An employee’s regular rate of pay represents the average compensation the employee receives per hour during a workweek. The regular rate of pay can vary from week to week and may be different from the employee’s contractual rate of pay.

Regular Rate of Pay

To calculate an employee’s regular rate for a specific work period, employers must divide the employee’s total wages for a workweek by the number of hours the employee worked during that workweek. Unless an exemption applies, averaging hours over two or more weeks is not permitted.

Hours Worked

The Fair Labor Standards Act (FLSA) requires employers to pay their employees for all hours of compensable work. Compensable time is time used in satisfying a principal activity and time spent in any activity that is essential and indispensable to the fulfillment of a principal activity. Employers should carefully consider whether their employees must receive wages for waiting time; on-call time; rest and meal periods; attending lectures, meetings and training periods; or traveling.

Total Wages

An employee’s “total wages” include all forms of compensation given for employment—including bonuses and commission pay—whether paid directly to or on behalf of the employee. Commission wages must be included in the pay period when they were earned, not when they are paid. If an employer cannot tie a commission to a specific period, the employer should treat the commission as a bonus when calculating the employee’s regular rate.

When calculating an employee’s total wages, employers should exclude payments made at the employer’s sole discretion and that are independent of any agreement or promise that may lead employees to expect a payment.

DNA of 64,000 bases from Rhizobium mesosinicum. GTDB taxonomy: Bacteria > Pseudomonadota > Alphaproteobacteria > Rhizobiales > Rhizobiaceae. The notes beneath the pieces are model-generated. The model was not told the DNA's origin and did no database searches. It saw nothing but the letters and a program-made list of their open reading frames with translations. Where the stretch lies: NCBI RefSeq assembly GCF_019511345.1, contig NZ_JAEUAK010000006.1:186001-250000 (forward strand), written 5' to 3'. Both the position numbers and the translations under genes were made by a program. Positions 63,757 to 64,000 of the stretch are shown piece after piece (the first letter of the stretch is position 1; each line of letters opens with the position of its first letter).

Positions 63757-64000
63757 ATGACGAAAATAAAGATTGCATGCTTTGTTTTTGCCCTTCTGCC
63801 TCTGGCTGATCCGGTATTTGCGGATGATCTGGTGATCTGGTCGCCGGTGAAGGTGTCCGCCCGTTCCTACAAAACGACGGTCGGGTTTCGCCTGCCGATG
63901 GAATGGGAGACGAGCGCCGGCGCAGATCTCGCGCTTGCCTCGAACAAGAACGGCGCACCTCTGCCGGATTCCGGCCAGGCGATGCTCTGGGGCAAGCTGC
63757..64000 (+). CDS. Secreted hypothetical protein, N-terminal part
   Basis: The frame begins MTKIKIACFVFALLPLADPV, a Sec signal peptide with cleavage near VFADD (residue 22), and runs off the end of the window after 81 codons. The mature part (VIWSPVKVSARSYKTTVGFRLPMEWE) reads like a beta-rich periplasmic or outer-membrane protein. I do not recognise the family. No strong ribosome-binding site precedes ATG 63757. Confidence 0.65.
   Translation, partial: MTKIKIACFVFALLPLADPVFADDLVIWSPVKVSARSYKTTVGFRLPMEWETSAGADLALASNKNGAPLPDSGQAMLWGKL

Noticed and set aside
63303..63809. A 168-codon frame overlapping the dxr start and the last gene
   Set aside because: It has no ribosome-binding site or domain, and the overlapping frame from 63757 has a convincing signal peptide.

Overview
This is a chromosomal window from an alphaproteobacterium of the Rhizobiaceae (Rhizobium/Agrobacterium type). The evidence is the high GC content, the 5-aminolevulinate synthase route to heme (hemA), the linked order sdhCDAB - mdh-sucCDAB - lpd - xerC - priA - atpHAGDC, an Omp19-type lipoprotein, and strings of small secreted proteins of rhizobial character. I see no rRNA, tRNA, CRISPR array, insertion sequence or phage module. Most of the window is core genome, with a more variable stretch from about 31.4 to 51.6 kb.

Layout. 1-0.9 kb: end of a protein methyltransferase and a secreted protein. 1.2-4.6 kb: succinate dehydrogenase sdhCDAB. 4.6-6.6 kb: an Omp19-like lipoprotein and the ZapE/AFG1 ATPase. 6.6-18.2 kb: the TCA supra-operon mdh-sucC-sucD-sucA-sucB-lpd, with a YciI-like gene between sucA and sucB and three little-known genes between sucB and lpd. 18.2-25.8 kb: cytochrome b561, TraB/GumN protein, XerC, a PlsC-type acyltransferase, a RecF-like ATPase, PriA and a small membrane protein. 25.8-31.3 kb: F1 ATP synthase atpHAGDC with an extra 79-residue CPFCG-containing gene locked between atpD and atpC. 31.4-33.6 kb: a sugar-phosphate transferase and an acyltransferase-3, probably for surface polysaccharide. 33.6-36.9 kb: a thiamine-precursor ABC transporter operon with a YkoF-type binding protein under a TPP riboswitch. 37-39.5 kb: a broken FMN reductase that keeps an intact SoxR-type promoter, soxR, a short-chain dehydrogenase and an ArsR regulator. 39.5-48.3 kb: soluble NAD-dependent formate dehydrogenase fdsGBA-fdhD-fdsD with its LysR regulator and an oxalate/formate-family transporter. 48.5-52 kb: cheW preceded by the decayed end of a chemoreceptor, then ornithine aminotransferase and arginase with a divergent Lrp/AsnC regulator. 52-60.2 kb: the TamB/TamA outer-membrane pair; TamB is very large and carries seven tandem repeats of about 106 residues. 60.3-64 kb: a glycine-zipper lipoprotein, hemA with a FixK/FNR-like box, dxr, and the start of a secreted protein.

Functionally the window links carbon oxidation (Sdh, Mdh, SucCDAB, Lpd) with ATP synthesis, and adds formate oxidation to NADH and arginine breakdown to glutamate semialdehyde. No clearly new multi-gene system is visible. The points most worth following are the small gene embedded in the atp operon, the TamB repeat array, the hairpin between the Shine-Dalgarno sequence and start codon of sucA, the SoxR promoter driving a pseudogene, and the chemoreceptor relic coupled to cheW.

Previous SIMA Payroll News:

Form I-9 Remote Verification and Other Flexibilities End on July 31, 2023

DOL Updates Construction Worker Wages Under the Davis-Bacon Act and Related Acts

DOL Publishes FLSA Overtime Rule With Higher Salary Levels for White Collar Employees

Disclosures: This content is not intended to be exhaustive, nor should it be viewed as legal or tax advice. Information presented is believed to be current and is provided for general information and educational purposes based upon publicly available information from sources believed to be reliable. We cannot assure the accuracy or completeness of this information. It is not intended as a thorough, in-depth analysis of specific issues, nor a substitute for a formal opinion, nor is it sufficient to avoid any penalties. You should always consult an attorney or tax professional regarding your specific legal or tax situation. This information may change at any time and without notice. All opinions represent the judgment of the author on the date of the post and are subject to change. Content should not be viewed as personalized advice. SIMA reserves the right to edit blog entries and delete comments that contain offensive or inappropriate language. ©2023 Zywave, Inc. All rights reserved.

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